As the Wall Street Journal reported recently, creditors of coal industry giant Alpha Natural Resources just hired a team of advisers to help them “restructure” the company’s debt—financial-speak for “next stop, bankruptcy!” And as the Journal points out, questions about the company’s massive environmental liabilities have played a major role in the company’s recent financial woes:
The company, which has posted four consecutive annual losses, disclosed in May that a Wyoming environmental agency notified the company it no longer qualified for a “self-bonding” program that had freed the company from buying insurance to cover future mine cleanup costs…[Alpha’s] rapid cash burn and potential costs tied to the loss of self-bonding status pose challenges to its balance sheet.
A couple of weeks ago, I explained what self-bonding is and why it matters so much to a coal company’s financial health.
But it’s not just coal investors who should be paying attention to self-bonding. We all should. Because If a struggling coal company like Arch or Alpha goes bankrupt, the public could have to pick up the cost of cleaning up their massive coal mines.
Federal law requires coal mining companies to provide financial assurances, called “reclamation bonds,” to guarantee that strip mines will be cleaned up, or “reclaimed,” even if their owners go belly-up. Coal companies can back up these bonds with “sureties,” which are akin to insurance policies, or by setting aside cash or other assets to pay for cleanup.
But because bonding can be expensive, Congress allowed financially healthy companies to back up their reclamation obligations with little more than a wink and a promise, with no sureties or collateral required. These financial promises are called “self-bonds.”
The problem, though, is that the criteria for deciding whether a company is “financially healthy” are riddled with loopholes. The federal standards rely on a company’s balance sheet—the audited statements of assets and liabilities—to gauge financial health. But in today’s coal market, a balance sheet is virtually meaningless: it mostly reflects what a company paid for its assets, not what they’re actually worth. As I write this, for example, the total market value of Arch Coal stock sits below $70 million. But the company’s most recent balance sheet shows a “stockholder equity” of a whopping $1.6 billion—vastly larger than the company’s actual value in the marketplace.
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In essence, then, federal rules rely on fictional assets to cover a real-world financial obligation.
Worse, the rules also allow a coal conglomerate to submit a subsidiary’s balance sheet as proof of financial solvency. As revealed by Reuters, coal mega-giants Arch Coal and Peabody Energy both use subsidiaries to self-bond. And the balance sheet of a subsidiary can look perfectly healthy, even if its parent corporation is loaded down with so much debt that it’s staring bankruptcy in the face. If that heavily indebted parent company does enter bankruptcy, it typically pulls all of its subsidiaries down with it. (See the two bankruptcies of Patriot Coal, and the James River bankruptcy, and Xinergy, and Trinity Coal…shall I continue?)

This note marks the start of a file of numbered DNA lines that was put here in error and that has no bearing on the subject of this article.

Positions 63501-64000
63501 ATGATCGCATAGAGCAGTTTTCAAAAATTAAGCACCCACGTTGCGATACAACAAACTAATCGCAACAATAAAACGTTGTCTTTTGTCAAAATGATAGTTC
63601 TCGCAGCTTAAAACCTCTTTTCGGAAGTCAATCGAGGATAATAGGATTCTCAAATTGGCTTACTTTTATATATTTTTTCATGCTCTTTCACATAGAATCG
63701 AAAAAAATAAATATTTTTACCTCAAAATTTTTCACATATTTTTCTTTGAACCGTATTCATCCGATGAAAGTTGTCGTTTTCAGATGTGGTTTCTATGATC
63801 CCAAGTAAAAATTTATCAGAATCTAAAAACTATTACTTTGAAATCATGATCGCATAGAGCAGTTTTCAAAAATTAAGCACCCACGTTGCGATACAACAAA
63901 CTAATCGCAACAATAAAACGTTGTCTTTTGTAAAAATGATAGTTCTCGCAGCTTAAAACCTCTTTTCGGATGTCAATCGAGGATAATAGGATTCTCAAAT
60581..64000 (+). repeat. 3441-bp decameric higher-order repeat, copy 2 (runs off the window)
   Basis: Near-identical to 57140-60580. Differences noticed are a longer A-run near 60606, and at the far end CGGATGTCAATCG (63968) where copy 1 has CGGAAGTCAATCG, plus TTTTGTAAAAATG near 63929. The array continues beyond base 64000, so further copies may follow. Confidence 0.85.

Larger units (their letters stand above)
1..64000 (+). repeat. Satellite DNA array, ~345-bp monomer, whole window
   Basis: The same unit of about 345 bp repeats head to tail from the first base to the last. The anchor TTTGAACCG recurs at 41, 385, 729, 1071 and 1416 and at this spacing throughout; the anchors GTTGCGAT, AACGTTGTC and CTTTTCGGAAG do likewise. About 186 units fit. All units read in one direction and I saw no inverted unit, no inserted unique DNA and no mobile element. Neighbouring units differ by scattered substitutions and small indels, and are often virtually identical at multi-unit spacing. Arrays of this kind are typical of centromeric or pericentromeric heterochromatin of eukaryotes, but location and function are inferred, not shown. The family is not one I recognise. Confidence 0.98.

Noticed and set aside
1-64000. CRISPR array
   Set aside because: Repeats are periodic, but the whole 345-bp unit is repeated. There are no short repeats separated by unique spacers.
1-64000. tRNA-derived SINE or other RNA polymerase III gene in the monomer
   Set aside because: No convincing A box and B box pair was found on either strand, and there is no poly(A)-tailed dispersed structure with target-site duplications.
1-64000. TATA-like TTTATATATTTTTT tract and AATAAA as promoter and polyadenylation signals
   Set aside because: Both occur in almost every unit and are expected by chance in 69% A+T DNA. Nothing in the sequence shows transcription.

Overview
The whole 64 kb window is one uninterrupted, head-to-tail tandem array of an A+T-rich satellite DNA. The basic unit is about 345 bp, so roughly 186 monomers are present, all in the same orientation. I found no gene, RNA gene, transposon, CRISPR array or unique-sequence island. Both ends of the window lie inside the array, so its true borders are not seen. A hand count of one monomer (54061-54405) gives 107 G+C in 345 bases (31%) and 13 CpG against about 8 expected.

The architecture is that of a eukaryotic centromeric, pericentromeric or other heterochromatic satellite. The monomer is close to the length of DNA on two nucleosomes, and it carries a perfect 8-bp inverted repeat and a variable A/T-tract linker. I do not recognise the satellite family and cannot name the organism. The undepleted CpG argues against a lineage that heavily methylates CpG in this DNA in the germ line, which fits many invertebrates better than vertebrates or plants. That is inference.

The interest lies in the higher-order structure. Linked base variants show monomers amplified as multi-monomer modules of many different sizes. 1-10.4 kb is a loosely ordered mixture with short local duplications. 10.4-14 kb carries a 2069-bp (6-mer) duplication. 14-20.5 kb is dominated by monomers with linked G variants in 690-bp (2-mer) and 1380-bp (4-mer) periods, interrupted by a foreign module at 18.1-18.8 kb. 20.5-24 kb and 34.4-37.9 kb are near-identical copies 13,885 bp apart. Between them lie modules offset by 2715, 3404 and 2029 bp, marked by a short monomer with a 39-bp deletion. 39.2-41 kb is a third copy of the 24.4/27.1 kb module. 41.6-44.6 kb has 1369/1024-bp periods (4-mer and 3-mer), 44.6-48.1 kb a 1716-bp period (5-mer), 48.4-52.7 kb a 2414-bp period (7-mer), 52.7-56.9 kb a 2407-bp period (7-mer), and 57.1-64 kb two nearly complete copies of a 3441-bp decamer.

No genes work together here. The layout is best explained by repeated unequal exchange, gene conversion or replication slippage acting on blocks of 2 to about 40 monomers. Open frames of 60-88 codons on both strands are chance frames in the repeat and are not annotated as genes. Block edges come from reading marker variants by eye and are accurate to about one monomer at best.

So what happens if—or when—one of these self-bonded companies does file for bankruptcy? It’s hard to know for sure, because bankruptcy cases are complicated. But there’s certainly no guarantee that a bankrupt firm will have enough assets to pay for mine cleanup. The original 1983 regulatory discussion admitted as much:
“In the event of bankruptcy, the regulatory authority would probably be in the position of an unsecured creditor…Bankruptcy proceedings are often lengthy and involved, and the regulatory authority could have to settle on less than 100% payment on the indemnity agreement [i.e., self-bond]. The regulatory authority may be left with insufficient funds to complete the reclamation plan and may have to obtain funds elsewhere to do so.” [Emphasis added.]
In short, if the coal company goes bankrupt, the state or federal governments—that is, we, the people—might have to pay to clean up the company’s messes.
And that’s why coal companies like self-bonding so much. It saves them money on insurance and keeps their capital liquid…all while pushing the financial risks for cleanup onto you and me.
Way back in 1983, when the regulations were established, regulators apparently couldn’t imagine that their carefully devised financial criteria could ever allow financially shaky companies to self-bond:
A self-bond is allowed both because there are enough assets to allow reclamation in case of bankruptcy, and because there is little probability of bankruptcy… OSM is aware that bankruptcy proceedings are lengthy and do not have great likelihood for successful total recovery by creditors. The criteria in final Section 800.23(b)(3)(i)-(iii) are intended to avoid…the acceptance of a self-bond from a company that would enter bankruptcy. [Emphasis added.]
And yet here we are, 32 years later, with more than $2 billion in self-bonds issued to companies with terrible credit ratings, collapsing stock prices, distressed assets…and “restructuring” advisers already on hand to help navigate the ever-growing risk of bankruptcy.
An excellent presentation of the problem, Clark.
The key question going forward is whether these companies will be allowed to escape these liabilities in bankruptcy. Courts likely will be constrained by law to let them do so, so we will need to look to legislatures to potentially make sure that acquirers at bankruptcy must assume any liabilities that are not recovered in the restructuring.
These likely bankruptcies may happen in an interesting nexus with the political campaigns of the next year and a half.